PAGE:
Likes Received:
    8
    Joined:
    Mar 23, 2008
    Location:
    Lasciate ogne speranze voi qu'intrate
    But by quoting my whole post, you strongly implied otherwise. [​IMG]
    Ha ha, I realised, that's why I clarified it.
     


  10. mafoofan

    mafoofan THE FOO Dubiously Honored

    Messages:
    20,840
    Likes Received:
    2,053
    Joined:
    Feb 11, 2007
    Ha ha, I realised, that's why I clarified it.
    Ah, so you mean you expect what you say (i.e. clarify) to trump what you may have previously implied? A novel concept . . .
     


  11. George

    George Senior member

    Messages:
    2,832
    Likes Received:
    8
    Joined:
    Mar 23, 2008
    Location:
    Lasciate ogne speranze voi qu'intrate
    Ah, so you mean you expect what you say (i.e. clarify) to trump what you may have previously implied? A novel concept . . .
    Were you schooled at The Thinkery?
     


  12. mafoofan

    mafoofan THE FOO Dubiously Honored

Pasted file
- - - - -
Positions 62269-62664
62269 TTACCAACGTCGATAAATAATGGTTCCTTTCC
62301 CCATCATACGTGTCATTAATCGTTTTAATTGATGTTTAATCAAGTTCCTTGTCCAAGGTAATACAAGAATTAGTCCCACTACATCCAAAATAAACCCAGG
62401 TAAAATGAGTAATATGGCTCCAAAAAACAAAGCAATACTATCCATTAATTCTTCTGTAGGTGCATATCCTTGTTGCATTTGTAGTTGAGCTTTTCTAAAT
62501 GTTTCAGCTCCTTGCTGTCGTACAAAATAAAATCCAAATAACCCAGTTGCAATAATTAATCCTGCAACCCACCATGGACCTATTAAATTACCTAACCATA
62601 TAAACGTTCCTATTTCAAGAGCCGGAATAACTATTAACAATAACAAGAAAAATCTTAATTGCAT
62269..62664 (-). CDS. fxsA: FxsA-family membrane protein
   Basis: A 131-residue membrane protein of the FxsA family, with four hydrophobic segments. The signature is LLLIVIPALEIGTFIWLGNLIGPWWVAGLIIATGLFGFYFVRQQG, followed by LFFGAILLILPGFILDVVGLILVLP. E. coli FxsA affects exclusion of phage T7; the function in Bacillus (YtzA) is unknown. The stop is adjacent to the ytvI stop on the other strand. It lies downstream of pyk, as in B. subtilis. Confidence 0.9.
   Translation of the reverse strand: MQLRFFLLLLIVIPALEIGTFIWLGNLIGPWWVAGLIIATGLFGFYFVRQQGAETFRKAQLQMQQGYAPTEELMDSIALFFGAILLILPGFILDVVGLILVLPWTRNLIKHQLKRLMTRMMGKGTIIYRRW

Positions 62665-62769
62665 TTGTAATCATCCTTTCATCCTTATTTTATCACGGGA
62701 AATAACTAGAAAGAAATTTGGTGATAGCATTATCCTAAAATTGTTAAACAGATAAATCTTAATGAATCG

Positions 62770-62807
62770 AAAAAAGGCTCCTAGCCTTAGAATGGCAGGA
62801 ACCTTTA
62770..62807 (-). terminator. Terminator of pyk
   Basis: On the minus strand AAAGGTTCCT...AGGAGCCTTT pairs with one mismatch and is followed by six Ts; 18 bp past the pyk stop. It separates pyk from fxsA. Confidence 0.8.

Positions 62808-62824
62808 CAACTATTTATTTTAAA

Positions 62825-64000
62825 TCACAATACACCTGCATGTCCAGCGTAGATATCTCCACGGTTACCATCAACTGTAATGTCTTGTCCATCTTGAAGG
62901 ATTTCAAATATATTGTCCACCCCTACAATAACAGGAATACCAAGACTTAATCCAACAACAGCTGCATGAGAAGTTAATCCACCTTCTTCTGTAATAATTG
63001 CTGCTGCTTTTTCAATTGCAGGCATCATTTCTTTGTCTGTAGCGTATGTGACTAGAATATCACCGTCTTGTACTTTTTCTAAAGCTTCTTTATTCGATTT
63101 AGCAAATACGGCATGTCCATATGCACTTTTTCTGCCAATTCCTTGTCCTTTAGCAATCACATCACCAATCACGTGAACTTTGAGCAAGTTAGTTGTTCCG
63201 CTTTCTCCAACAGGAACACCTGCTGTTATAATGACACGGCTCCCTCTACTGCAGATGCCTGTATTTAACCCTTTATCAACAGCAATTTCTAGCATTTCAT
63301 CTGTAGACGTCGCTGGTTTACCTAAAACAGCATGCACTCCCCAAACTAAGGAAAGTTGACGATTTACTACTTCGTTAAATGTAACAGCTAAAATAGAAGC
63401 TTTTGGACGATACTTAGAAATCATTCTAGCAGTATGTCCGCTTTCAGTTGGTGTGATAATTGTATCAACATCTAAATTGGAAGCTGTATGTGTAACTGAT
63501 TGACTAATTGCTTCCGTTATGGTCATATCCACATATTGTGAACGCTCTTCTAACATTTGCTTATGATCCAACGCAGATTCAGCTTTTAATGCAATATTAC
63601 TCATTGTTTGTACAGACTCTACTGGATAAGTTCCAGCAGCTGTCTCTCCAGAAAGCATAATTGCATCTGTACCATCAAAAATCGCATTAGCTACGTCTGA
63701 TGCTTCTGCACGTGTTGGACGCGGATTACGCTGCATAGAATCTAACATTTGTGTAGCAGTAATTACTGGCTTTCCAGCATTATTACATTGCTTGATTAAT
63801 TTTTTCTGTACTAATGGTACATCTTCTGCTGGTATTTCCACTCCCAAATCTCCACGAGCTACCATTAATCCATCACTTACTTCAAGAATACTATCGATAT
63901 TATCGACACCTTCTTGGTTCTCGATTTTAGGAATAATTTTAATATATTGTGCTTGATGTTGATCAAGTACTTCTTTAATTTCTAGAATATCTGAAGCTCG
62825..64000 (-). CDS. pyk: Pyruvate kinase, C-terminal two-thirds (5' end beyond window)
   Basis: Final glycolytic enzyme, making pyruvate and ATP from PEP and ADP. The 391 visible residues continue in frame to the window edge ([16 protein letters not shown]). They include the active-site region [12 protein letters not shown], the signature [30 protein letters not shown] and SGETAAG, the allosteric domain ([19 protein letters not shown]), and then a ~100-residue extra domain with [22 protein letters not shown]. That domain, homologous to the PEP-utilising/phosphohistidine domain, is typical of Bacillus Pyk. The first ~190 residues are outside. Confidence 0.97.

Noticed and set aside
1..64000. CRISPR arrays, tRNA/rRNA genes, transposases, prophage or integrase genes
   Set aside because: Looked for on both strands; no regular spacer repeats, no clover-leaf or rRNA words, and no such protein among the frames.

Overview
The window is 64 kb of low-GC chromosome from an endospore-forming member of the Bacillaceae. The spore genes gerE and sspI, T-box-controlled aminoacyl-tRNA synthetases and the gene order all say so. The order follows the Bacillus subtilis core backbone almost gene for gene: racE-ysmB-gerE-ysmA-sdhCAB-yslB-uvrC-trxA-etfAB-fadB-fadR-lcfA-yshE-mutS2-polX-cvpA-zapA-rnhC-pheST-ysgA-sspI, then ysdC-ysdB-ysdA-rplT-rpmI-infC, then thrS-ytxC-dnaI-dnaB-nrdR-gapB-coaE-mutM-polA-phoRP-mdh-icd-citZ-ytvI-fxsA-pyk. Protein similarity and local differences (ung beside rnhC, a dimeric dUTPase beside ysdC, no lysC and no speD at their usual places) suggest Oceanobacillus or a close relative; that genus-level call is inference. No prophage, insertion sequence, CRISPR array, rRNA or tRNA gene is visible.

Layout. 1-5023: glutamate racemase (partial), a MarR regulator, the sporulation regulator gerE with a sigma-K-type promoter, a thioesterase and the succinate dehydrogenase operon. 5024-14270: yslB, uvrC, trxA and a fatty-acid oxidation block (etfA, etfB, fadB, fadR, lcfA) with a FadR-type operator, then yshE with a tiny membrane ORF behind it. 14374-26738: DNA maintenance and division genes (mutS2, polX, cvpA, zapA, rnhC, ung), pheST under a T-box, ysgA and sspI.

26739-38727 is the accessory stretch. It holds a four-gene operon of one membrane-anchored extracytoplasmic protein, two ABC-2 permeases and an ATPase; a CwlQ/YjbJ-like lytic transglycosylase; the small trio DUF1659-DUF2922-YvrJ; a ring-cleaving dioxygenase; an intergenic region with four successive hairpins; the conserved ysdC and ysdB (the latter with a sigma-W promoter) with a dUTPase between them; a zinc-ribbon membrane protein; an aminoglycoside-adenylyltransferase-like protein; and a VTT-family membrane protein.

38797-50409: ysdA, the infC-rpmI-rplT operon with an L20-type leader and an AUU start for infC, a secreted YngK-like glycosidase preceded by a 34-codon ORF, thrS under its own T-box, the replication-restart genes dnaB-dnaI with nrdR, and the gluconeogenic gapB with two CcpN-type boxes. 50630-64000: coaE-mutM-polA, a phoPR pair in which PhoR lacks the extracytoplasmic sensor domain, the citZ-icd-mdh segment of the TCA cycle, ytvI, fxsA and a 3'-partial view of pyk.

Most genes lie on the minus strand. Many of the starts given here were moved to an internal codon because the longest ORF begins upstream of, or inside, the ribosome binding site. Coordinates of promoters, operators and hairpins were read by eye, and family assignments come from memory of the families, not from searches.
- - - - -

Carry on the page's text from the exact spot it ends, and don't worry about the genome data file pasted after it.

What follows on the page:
Messages:
    20,840
    Likes Received:
    2,053
    Joined:
    Feb 11, 2007
    Were you schooled at The Thinkery?

    Actually, I taught there.
     


  13. Manton

    Manton RINO Dubiously Honored

    Messages:
    41,574
    Likes Received:
    2,814
    Joined:
    Apr 20, 2002
    Location:
    In Hiding
    I know that's what you think - and that's why you're such a strong advocate of the style. There's nothing wrong in assuming the role of a strong advocate though.

    I am in that camp too although I don't particularly like some of the stuff I see (particularly some Rubinacci) with ballooning chests and large upper sleeves. I don't get the style when it becomes too caricatural but I like it very much when it's more subtle and harmonious.


    I like the big sleeves (no Sciamat). I agree that I see some overdone chests from time to time.
     


  14. Grammaton Cleric

    Grammaton Cleric Senior member

    Messages:
    1,813
    Likes Received:
    333
    Joined:
    Dec 17, 2007
    Location:
    Hong Kong / Darien
    Err, what?

    I don't see any looseness. The chest is slightly built-up, that's the idea, to make it look like the wearer has a larger chest; if that's what you mean by 'making the wearer look heavier than he is' then that's intentional and I don't see how that's a bad thing. It certainly doesn't make the wearer look fat or overweight, in-fact that suppression does the opposite. A large chest and small waist is a desirable, masculine look (within reason, of course).

    As for the skirt, it has been exaggerated on purpose as a style choice, this isn't to my taste either but it's something that was done on purpose and isn't the reason I posted the images, nor is it caused by careless over-suppression: